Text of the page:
Our Mission Statement

The Koasek Traditional Band of the Sovereign Abenaki Nation, New England & Eastern Canada, is committed to advancing knowledge and understanding of our Native culture in our traditional ways regarding our ancient territory.

Through partnership and cooperation with other Native people, we strive to unite within the Wabanaki Confederacy in peace and harmony. We strive to educate our members in our ancient ways and customs while incorporating these tools in our contemmporary Native life today.

Priority is given to respect, honor and peace between our Abenaki cousins and humanity while protecting the earth and all living things.
 

Expanding on our Mission Statement

Our long journey from ancient times to the present has left the Koasek peoples stronger and wiser, having withstood the test of time. Our self-determination to maintain and preserve our tribal family relationships has reached far and wide, helping to pass on the courage to stand up to persecution, sterilization and attempted extermination. Today we stand stronger than ever in our determination to preserve out native culture, social practices and spiritual beliefs.

The name Koasek has evolved through many unions with other clans and tribes, such as the Nolka, Cowasuck of the Coos, Cowasuck of North America, Cowasuck, and Koasek Traditional Band of the Sovereign Abenaki Nation. These unions have resulted in adding the word “Nation” to our name due to the coming together of so many proud Native People over time.   Our well documented history exceeds 180 years and includes 15 recorded chiefs, beginning in 1832, to the present.

Our mission today centers around the revival of missing pieces of our culture that were hidden and nearly lost due to fear of subversion by the white man. Of most importance, is our spiritual presence and allegiance to our tribe and homeland and to preserve and propagate the use of our native Abenaki Language, ancient stories, music and our dances. We recognize that educating our young people in these practices is core to our mission.

Our intention is to reinforce our ancient traditions and customs such as Basket Making, Drum Making, Regalia Creations, Spiritual Ceremony, Family Support, Respect and Values. Teaching our young is very important because they are the key to sustaining our cultural future.

Throughout our long history, we have always maintained and reinforced our old family ties to one another. While our modern-day roots are centered in Vermont as they were in the past, various forces such as the economic necessity of traveling far and wide in search of employment have spread our people all over Canada and the United States. Consistent with our mission of preserving our culture and beliefs, we maintain the determination to hold our tribe together, no matter what the distance that may separate us one from another.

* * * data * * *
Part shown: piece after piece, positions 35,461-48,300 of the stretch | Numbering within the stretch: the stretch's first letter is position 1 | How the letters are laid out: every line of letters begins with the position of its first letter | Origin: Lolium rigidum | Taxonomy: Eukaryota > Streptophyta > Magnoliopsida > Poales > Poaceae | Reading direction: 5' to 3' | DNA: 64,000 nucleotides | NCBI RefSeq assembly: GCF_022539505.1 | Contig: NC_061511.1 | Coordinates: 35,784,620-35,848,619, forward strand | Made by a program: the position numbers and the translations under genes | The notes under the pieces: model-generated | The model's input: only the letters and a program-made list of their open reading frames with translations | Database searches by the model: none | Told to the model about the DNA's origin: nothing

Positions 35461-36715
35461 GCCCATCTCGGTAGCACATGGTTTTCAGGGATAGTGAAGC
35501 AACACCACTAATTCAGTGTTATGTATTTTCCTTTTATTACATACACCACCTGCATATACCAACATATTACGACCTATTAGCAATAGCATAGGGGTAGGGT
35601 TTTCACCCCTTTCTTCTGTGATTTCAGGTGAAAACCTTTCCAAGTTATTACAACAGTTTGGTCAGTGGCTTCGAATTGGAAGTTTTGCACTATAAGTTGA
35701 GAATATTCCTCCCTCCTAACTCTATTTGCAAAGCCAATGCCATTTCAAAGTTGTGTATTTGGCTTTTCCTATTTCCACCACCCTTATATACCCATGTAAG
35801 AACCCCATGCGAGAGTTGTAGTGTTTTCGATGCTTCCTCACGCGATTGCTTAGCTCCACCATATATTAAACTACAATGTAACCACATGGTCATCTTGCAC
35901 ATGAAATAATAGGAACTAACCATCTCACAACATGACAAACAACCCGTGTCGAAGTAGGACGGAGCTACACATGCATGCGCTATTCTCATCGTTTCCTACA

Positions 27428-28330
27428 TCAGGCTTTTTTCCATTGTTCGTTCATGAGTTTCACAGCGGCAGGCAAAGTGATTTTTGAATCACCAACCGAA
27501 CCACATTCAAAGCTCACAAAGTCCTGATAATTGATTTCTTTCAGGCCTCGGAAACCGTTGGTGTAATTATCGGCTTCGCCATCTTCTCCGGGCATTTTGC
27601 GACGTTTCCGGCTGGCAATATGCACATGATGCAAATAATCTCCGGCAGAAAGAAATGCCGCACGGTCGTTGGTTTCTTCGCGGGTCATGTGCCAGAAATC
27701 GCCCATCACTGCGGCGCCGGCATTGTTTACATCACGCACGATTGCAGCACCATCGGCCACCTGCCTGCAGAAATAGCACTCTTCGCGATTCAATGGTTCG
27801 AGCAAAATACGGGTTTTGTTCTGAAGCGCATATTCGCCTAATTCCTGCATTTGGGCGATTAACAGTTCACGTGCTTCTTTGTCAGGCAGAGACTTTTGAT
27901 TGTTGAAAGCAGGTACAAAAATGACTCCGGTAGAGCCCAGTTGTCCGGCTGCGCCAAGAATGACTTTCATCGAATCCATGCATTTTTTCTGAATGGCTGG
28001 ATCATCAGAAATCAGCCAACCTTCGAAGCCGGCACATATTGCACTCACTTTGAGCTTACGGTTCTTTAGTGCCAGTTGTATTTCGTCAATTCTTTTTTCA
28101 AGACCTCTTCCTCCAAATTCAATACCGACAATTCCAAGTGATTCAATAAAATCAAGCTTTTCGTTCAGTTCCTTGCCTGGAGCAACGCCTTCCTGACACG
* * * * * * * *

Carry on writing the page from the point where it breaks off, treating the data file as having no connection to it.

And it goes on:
Our tribe has a very proud record of accomplishments and milestones which we have achieved to date. Below is a brief list of some of the milestones and work in progress:

  • After 200 years, we brought back our ancient Snow Snake Games in February 2008. We have continued having them every year to the present except for February 2010, due to extremely poor weather.

  • Another great moment in our history occurred on 13 September 2006, when Charlie and Sarah Calley, presented the original Abenaki corn back to the Koasek tribe. Abenaki corn had been given to the Greene family 300 years ago to help them survive.   The Green family had been protecting and growing seeds from the original corn ever since. Later, they passed it to the Calley family who did the same. Within days after the gifting, our tribal members gathered and had a planting ceremony which delivered a good crop that year.   On 25 May 2009, Charles Calley gifted more seed to Chief Nathan Pero of the Koasek Nation.

  • In keeping with our efforts to instill native culture in our young people, as well as in adults who are returning to native practices, during the month of June 2012 we held a very successful series of seminars on native spiritual practice in Thetford Center. The seminars were led by Chief Grey Wolf (of Bristol, New Hampshire) and were designed to teach native spiritual beliefs and to provide our youth with an alternative to drugs and non-native behavior.

  • We understand that occasionally our way bumps up against the legal institutions of the white man's world; we are pursuing the development of family and economic support groups that can help tribal members maintain their core families and dignity when times are tough.

  • We will enable our people to expand our promotion of education and cultural reconstruction. Further we plan to educate the general population and surrounding communities with Pow Wows, special events, classes and school programs, as well as environmental issues along with protecting our wildlife and forests from unnecessary development.

  • We continue to fight elements that try to take over our tribe, or dissolve, merge or destroy our democratic system. Attempts have failed in 2009, 2011, 2012 and 2015, and the corrupt practices of other tribes controlling the Vermont Native American Commission soured our desire to deal with questionable Vermont State politics. Each time we have prevailed to protect our people in our continued path of peace for all Abenaki.